In its quarter four Quarterly Economic Outlook, Irish business group Ibec warns that the risks facing Irish business are on the rise in 2019. Anna Tobin reports
The Ibec Quarterly Economic Outlook forecasts GDP growth of 4.1% in 2019, weaker than in recent years as Ireland is now at a mature phase of the business cycle and the outcome of the Brexit deal is likely to have an impact on the country’s economy.
“Ten years on from the financial crisis our globalised business model has delivered an improvement in living standards that many did not think was possible. As a result, the Irish economy comes into 2019 on the back of growing employment, wages, and incomes. Business investment is at record levels and the global footprint of Irish companies has never been larger,” says Ibec’s CEO, Danny McCoy.
“However, despite this good news, risks to our economy and business model are on the rise. Many firms will face a more difficult period in the months ahead due to sterling weakness and continued Brexit uncertainty. This uncertainty is already impacting business decisions with a slowdown in SME lending in recent months as companies hold back investment decisions until there is a clearer understanding of what the final relationship between the EU and the UK will look like. Many companies are also implementing very costly contingency measures such as holding higher stock levels. Almost seven out of 10 exporting firms (69%) do not have experience of dealing with tariffs and customs arrangements. These companies will, therefore, need supports for enterprise stabilisation, cashflow, and diversification if close trading ties with the UK are not maintained post 29 March 2019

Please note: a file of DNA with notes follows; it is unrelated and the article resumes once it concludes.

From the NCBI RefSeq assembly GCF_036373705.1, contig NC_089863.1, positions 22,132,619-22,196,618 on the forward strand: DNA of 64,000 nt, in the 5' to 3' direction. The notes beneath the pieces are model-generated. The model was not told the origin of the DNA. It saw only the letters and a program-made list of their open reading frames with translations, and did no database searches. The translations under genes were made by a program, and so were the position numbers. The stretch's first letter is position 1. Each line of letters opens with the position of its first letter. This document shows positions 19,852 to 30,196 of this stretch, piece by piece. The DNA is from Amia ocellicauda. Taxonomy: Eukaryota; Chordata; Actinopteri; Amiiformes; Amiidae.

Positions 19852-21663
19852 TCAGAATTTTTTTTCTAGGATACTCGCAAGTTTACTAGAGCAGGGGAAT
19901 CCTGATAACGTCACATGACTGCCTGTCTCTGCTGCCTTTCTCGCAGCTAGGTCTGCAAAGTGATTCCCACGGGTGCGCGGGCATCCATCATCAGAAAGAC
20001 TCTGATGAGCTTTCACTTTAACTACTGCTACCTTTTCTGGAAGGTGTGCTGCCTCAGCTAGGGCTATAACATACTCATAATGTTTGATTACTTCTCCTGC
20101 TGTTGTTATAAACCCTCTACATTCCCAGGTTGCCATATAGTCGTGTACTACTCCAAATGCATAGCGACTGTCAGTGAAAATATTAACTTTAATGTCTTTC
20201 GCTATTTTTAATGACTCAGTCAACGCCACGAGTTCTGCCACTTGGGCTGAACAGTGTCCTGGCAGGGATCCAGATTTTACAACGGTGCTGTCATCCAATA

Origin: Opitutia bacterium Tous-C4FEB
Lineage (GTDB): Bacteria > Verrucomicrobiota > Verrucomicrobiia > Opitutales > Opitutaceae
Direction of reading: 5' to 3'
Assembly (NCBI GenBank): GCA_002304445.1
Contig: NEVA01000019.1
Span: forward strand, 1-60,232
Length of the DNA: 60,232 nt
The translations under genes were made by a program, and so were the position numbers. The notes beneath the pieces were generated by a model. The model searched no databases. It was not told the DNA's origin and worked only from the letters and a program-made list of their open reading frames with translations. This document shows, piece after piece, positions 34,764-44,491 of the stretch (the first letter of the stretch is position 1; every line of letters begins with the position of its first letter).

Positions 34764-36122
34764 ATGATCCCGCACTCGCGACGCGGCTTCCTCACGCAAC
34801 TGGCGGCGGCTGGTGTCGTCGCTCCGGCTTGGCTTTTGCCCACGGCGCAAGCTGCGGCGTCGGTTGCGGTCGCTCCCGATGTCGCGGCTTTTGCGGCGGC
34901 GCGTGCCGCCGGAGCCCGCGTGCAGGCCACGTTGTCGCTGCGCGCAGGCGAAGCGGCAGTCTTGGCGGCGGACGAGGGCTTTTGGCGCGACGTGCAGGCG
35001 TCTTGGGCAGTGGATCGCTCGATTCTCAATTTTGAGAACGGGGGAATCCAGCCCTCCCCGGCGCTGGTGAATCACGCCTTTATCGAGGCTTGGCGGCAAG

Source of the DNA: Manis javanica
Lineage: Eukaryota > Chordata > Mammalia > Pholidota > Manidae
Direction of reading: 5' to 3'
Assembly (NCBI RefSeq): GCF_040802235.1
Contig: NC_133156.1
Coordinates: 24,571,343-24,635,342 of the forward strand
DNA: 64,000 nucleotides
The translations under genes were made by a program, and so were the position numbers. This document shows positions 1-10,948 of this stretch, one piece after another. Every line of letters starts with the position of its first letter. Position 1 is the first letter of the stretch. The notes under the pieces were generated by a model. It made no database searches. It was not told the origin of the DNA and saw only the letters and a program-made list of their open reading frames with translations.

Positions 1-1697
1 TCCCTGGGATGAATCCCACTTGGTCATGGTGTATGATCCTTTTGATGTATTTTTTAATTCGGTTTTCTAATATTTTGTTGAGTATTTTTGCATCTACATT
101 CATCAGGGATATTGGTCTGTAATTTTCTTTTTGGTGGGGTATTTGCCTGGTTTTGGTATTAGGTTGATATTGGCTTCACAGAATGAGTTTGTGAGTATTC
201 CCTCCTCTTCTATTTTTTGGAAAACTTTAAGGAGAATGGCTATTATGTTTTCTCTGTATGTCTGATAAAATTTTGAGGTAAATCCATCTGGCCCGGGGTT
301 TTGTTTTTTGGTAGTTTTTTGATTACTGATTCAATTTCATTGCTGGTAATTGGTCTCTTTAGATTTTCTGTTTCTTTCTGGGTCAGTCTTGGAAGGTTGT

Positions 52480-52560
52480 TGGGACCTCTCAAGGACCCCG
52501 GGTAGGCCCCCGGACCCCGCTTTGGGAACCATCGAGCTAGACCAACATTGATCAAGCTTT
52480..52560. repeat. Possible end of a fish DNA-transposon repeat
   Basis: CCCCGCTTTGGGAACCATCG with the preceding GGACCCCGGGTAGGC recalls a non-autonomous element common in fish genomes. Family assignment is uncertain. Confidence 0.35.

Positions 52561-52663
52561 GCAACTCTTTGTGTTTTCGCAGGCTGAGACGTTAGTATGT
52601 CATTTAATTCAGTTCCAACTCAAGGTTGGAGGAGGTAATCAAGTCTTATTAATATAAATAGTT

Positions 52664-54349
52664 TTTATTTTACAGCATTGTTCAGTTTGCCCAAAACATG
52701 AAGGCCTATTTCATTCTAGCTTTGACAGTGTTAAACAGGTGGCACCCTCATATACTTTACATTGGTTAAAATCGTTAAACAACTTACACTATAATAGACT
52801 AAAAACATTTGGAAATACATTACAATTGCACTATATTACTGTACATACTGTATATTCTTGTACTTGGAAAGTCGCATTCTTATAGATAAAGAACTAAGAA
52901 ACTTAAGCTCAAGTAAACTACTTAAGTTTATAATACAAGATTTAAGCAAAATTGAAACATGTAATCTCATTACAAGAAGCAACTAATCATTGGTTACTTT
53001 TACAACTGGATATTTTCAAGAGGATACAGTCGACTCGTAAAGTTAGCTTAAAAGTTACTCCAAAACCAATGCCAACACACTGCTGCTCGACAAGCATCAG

“While the economy is in a good position to face these challenges, government finances remain vulnerable. Figures released last week show that the Government ran an Exchequer surplus last year, bringing in €106 million more than it spent. However, this was driven by corporation tax receipts as the Irish exchequer has collected €14.3 billion since 2015 which it never expected to materialise. This surge in corporation tax receipts has been the result of changes to global tax rules on the back of the OECD’s BEPS process. However, this largesse is now being used to fund current spending. While there are no immediate signs that this revenue will fall, there is no guarantee the upward trajectory will continue, particularly given current tensions surrounding global trade which pose a threat to foreign direct investment levels in Ireland. This is reminiscent of mistakes made in the past when government finances relied heavily on property related revenues.”Inflation: Is expected to be relatively weak at 1.1% for 2019.